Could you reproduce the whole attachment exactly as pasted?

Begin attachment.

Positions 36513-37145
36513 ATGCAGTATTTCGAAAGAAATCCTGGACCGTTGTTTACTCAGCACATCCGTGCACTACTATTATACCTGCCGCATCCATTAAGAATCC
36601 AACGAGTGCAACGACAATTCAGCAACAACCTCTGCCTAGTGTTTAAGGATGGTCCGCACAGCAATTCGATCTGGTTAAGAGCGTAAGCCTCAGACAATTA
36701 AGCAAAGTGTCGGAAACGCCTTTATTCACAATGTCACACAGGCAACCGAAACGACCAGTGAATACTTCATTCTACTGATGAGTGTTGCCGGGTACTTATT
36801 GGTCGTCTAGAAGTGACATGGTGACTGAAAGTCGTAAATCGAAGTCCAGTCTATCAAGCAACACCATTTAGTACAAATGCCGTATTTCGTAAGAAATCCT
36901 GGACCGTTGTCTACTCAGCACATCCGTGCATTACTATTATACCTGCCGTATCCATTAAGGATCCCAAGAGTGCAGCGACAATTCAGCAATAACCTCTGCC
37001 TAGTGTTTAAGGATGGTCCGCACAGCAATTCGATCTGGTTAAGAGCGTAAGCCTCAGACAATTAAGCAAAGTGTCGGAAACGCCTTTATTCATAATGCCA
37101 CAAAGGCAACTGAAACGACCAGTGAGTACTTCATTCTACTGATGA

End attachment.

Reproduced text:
Positions 36513-37145
36513 ATGCAGTATTTCGAAAGAAATCCTGGACCGTTGTTTACTCAGCACATCCGTGCACTACTATTATACCTGCCGCATCCATTAAGAATCC
36601 AACGAGTGCAACGACAATTCAGCAACAACCTCTGCCTAGTGTTTAAGGATGGTCCGCACAGCAATTCGATCTGGTTAAGAGCGTAAGCCTCAGACAATTA
36701 AGCAAAGTGTCGGAAACGCCTTTATTCACAATGTCACACAGGCAACCGAAACGACCAGTGAATACTTCATTCTACTGATGAGTGTTGCCGGGTACTTATT
36801 GGTCGTCTAGAAGTGACATGGTGACTGAAAGTCGTAAATCGAAGTCCAGTCTATCAAGCAACACCATTTAGTACAAATGCCGTATTTCGTAAGAAATCCT
36901 GGACCGTTGTCTACTCAGCACATCCGTGCATTACTATTATACCTGCCGTATCCATTAAGGATCCCAAGAGTGCAGCGACAATTCAGCAATAACCTCTGCC
37001 TAGTGTTTAAGGATGGTCCGCACAGCAATTCGATCTGGTTAAGAGCGTAAGCCTCAGACAATTAAGCAAAGTGTCGGAAACGCCTTTATTCATAATGCCA
37101 CAAAGGCAACTGAAACGACCAGTGAGTACTTCATTCTACTGATGA